My love for photography started with an image before I ever picked up a photograph but soon I fell in love with Polaroid’s. I took a photography class at an Art Museum and knew somewhere deep down, this is for me. Throughout my childhood and high school years I photographed everything from flowers, friends parties, sunsets, families, senior photos, and food. I was obsessed with this ability to document history. Photography and adventure have always been in my blood. I am named after my Great Grandmother- Hannah. She and her husband George would go on six-month adventures in the 1880’s around the world on a boat. George was a photographer and I recently found hundreds of his film slides from Israel, Africa, Japan, Italy, etc. I felt some sort of connection to these people I come from but had never met. Photographs have a way of pulling us into what it means to be human and where you come from. I photograph weddings because of this reason. I hope the images I photograph for families and couples will be cherished for years and that they would be passed down to their great-grandchildren so they are able to understand the legacy they come from. It’s a special thing to be a historian and I take it as an honor.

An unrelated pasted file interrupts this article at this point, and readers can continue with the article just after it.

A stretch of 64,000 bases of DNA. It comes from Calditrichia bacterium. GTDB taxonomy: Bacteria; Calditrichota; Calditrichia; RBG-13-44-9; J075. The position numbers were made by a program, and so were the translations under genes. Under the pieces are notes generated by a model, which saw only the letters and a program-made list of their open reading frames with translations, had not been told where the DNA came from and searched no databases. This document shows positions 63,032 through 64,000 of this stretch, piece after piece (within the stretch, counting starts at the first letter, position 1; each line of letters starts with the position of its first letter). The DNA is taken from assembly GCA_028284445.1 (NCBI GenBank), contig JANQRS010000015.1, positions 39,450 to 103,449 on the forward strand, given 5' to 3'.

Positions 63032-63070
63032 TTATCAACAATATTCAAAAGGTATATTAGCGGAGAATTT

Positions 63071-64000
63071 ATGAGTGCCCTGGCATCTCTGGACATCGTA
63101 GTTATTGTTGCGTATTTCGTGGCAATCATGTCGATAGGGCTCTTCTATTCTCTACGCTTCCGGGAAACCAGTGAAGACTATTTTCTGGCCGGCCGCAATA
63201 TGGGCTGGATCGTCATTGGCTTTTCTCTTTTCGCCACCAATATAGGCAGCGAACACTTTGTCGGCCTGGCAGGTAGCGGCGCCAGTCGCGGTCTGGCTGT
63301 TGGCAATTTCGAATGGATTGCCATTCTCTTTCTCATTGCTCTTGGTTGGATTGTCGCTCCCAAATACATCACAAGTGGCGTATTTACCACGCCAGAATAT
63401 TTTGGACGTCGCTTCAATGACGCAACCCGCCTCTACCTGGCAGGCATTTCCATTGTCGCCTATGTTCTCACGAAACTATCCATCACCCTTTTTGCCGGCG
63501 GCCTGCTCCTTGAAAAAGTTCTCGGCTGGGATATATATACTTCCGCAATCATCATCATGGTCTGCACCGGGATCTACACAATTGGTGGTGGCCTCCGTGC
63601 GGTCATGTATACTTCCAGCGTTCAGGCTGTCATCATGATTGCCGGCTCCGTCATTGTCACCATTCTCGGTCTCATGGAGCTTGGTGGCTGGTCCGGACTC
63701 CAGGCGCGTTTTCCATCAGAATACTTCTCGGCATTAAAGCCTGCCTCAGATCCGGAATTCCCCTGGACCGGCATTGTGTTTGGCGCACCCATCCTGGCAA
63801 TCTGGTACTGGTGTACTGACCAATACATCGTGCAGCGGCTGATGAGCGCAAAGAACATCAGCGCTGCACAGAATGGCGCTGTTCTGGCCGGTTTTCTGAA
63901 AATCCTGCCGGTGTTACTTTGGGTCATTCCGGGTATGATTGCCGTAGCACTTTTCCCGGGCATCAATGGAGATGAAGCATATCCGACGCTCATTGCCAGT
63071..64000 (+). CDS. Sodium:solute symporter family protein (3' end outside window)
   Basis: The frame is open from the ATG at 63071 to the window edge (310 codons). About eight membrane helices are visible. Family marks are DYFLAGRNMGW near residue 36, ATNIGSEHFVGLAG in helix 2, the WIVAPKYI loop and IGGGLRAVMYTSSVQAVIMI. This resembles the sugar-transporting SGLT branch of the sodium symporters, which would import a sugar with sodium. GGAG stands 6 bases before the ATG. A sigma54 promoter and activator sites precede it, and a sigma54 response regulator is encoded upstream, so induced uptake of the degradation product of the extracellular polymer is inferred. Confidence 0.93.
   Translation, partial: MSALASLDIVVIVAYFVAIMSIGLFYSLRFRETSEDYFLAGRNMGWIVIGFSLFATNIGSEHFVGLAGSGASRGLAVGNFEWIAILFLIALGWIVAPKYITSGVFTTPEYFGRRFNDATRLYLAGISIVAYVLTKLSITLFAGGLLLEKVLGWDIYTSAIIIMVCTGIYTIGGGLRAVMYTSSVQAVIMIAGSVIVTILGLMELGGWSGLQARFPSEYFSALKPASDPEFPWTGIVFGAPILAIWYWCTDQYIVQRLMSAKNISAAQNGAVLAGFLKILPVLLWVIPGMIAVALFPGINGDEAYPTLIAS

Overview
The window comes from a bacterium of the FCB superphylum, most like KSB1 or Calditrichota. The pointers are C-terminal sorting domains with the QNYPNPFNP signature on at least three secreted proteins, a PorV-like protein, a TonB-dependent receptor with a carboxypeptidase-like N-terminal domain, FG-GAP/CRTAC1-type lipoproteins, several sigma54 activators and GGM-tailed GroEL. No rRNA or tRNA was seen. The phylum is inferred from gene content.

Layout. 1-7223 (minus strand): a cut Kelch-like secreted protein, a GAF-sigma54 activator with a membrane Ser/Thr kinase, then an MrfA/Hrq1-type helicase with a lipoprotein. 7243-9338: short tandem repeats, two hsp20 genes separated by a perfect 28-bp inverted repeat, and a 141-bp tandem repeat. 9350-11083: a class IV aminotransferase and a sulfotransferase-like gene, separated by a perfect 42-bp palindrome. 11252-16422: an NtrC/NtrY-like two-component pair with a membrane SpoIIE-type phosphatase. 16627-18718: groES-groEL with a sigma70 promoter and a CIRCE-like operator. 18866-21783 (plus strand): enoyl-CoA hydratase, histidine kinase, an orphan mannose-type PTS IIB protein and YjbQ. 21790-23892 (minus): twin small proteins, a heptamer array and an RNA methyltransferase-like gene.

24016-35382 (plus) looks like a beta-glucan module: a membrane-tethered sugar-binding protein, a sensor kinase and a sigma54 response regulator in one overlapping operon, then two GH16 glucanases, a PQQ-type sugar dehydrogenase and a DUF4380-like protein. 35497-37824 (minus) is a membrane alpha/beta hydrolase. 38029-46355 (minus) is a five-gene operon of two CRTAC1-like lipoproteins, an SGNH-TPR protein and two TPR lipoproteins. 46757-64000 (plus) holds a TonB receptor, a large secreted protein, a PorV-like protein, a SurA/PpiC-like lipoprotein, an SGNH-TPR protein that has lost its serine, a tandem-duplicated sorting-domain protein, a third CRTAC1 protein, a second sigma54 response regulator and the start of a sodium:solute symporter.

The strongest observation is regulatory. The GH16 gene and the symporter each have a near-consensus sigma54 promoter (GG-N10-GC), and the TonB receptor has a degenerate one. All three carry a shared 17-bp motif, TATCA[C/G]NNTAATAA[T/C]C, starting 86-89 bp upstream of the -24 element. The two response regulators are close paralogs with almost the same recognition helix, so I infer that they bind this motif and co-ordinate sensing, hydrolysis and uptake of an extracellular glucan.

Back to my story- I ended up majoring in Fine Art Photography at Indiana Wesleyan University where I spent more time in the darkroom than in my own dorm room. I fell in love with how photography started, the chemistry and math (which I actually hate both, but love in photo world!). I studied all sorts of photos- product, documentary, editorial, studio lighting and on. I loved all of them. That was my issue, I wanted to specialize in all varieties of photography but my professors wanted me to pick one. So I started shooting weddings because in a 10 hour wedding day I get to photograph all of those and more. From detail shots, family photos, couple portraits, and receptions, I get a taste of everything I love. I started shooting weddings in the middle of college and really my business just snowballed without me trying. I was actively trying to travel with nonprofits doing more media/humanism photography. But my friends kept getting engaged and kept asking me to photograph them! I can’t pass up a fun opportunity, so I’ve been shooting weddings for almost seven years and love it. I also photograph for a lot of restaurants because, let’s be honest, growing, cooking, and eating food is my first love before photography! I am all about documenting what it means to be human. I see myself as a historian and writing a legacy for generations to come.